Fifty years have passed, and the participants’ memories of this significant war have begun to fade away. Eventually, there will be no first-hand witnesses to these cataclysmic events that were so important to Israel’s survival. It was also a war that reverberated far beyond the immediate participants in the Middle East.

A wider East/West conflict was narrowly averted, and the petrol crisis that followed caused major and lasting changes in the petrochemical and motor vehicle industries and negatively affected the worldwide economy for years afterwards. However, a positive outcome of the war was the Egypt-Israel peace treaty, in which full diplomatic ties were established between two former implacable foes. Perhaps with the passage of time, it’s possible to assess the Yom Kippur War with less emotion and more critical vigour, and apply a balanced approach to the lessons learned on all sides of the conflict.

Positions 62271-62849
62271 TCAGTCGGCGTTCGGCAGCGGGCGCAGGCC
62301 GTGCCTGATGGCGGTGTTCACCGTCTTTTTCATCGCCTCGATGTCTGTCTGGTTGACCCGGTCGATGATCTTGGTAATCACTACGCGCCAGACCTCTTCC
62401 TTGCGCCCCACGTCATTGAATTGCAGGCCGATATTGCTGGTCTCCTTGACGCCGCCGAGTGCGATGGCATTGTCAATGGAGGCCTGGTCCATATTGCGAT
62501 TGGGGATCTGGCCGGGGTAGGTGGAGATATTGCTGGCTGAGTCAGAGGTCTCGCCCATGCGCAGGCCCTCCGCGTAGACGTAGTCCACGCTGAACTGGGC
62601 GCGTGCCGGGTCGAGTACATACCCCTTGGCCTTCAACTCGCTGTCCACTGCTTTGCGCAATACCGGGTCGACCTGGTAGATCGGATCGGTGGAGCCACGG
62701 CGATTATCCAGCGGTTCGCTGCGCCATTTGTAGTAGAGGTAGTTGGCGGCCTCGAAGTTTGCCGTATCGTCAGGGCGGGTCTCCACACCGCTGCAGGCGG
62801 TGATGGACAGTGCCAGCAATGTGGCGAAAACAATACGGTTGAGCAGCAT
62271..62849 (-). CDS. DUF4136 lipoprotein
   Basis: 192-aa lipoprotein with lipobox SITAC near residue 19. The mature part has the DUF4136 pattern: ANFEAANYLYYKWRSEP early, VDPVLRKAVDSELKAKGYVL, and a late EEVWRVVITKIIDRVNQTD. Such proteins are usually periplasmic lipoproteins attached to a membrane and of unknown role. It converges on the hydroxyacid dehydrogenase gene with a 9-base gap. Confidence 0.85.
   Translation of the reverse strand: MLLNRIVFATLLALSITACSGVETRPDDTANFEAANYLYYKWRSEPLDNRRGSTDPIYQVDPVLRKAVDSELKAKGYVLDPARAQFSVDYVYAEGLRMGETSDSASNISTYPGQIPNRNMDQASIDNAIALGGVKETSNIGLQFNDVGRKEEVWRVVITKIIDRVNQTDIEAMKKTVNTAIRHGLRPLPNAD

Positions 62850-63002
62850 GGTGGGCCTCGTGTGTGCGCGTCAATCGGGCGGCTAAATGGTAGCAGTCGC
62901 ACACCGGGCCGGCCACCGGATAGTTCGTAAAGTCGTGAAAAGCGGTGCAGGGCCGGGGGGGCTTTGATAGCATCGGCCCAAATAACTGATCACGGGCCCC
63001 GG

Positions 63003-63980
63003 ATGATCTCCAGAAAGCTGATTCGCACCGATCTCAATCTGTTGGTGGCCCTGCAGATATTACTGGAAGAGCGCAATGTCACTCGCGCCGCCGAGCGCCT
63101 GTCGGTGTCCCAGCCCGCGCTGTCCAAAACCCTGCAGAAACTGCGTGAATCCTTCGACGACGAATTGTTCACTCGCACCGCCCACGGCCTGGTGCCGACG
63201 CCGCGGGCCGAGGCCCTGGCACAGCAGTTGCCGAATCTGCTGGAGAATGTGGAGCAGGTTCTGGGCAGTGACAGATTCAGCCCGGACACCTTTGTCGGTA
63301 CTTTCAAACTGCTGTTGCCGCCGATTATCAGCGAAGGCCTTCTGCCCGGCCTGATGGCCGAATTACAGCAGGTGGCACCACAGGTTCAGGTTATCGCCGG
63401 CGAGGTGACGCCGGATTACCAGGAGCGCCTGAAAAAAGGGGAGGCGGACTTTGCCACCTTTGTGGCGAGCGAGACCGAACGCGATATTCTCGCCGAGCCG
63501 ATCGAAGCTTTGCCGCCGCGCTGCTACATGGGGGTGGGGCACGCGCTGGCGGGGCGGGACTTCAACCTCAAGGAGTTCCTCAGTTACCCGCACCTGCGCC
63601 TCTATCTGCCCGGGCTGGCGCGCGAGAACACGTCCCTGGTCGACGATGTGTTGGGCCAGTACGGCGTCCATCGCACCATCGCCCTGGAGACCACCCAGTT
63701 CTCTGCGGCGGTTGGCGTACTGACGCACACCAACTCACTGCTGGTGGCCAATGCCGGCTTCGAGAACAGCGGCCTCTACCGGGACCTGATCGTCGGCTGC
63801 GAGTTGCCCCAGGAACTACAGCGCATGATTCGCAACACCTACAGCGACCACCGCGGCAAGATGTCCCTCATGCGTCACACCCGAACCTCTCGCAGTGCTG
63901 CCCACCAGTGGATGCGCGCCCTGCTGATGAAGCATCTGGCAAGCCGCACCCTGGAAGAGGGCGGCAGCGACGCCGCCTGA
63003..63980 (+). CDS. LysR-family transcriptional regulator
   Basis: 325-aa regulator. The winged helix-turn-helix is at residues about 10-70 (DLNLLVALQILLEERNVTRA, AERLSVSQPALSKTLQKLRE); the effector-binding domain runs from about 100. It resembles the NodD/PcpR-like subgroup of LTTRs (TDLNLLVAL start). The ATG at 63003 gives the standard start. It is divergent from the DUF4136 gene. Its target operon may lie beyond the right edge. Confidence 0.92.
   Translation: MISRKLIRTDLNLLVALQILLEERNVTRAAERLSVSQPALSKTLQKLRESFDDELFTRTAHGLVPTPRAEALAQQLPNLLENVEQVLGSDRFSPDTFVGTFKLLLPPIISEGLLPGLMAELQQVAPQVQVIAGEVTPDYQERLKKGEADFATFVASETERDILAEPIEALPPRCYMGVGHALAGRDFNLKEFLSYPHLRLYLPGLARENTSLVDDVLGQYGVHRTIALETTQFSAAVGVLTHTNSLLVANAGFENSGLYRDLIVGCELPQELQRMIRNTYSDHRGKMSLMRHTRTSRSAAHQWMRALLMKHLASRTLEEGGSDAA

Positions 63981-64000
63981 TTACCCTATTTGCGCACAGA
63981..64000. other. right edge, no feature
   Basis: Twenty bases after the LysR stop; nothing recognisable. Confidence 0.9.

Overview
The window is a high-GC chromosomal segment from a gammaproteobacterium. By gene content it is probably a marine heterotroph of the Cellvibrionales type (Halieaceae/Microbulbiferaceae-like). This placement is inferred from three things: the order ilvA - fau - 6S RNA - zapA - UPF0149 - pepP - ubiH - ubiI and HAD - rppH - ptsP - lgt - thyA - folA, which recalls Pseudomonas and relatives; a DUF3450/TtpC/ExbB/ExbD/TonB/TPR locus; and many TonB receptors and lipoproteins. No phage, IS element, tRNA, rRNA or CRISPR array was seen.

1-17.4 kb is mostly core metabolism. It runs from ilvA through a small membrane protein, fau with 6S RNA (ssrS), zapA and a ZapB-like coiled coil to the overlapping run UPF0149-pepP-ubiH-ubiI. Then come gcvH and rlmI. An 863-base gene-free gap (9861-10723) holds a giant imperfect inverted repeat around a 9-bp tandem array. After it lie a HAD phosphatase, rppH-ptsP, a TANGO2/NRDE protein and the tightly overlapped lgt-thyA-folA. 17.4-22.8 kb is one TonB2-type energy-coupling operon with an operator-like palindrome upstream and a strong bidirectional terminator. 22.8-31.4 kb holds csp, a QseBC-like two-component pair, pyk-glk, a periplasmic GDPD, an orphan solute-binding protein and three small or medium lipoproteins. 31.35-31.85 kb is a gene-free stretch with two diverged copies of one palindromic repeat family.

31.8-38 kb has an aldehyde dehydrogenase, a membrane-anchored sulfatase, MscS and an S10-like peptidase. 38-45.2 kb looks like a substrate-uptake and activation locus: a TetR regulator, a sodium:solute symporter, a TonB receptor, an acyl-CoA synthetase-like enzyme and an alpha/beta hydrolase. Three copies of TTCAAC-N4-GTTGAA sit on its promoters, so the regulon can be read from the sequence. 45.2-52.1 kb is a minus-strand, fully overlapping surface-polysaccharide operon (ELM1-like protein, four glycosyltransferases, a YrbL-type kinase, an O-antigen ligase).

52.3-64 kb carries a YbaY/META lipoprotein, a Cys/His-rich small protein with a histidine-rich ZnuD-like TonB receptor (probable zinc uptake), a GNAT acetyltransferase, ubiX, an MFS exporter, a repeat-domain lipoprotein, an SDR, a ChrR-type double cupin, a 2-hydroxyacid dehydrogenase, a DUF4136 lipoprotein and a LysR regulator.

How is it possible that both sides, even today, claim victory in the Yom Kippur War?

Warfare must be examined on three levels – tactical, operational, and strategic – to analyse the events and outcomes surrounding a specific battle properly. The tactical level is where the actual combat takes place (the event). The operational level describes the process behind the event. The overall plan is formulated at the strategic level, giving rise to operational planning. It’s likely that those who take part in conflict at the tactical level – the ordinary combat soldier – may feel, validly, that they have won the battle, for they view events on the battlefield through a keyhole. Many American veterans will tell you that the United States never lost a battle in Vietnam, yet they lost the war. The same can be said for South African veterans who took part in Cuito Cuanavale and feel they bested the Cubans and FAPLA (People’s Armed Forces of Liberation of Angola). The nature of warfare is such that one army can lose many battles, but still emerge as the victor at the strategic levels of war or vice versa.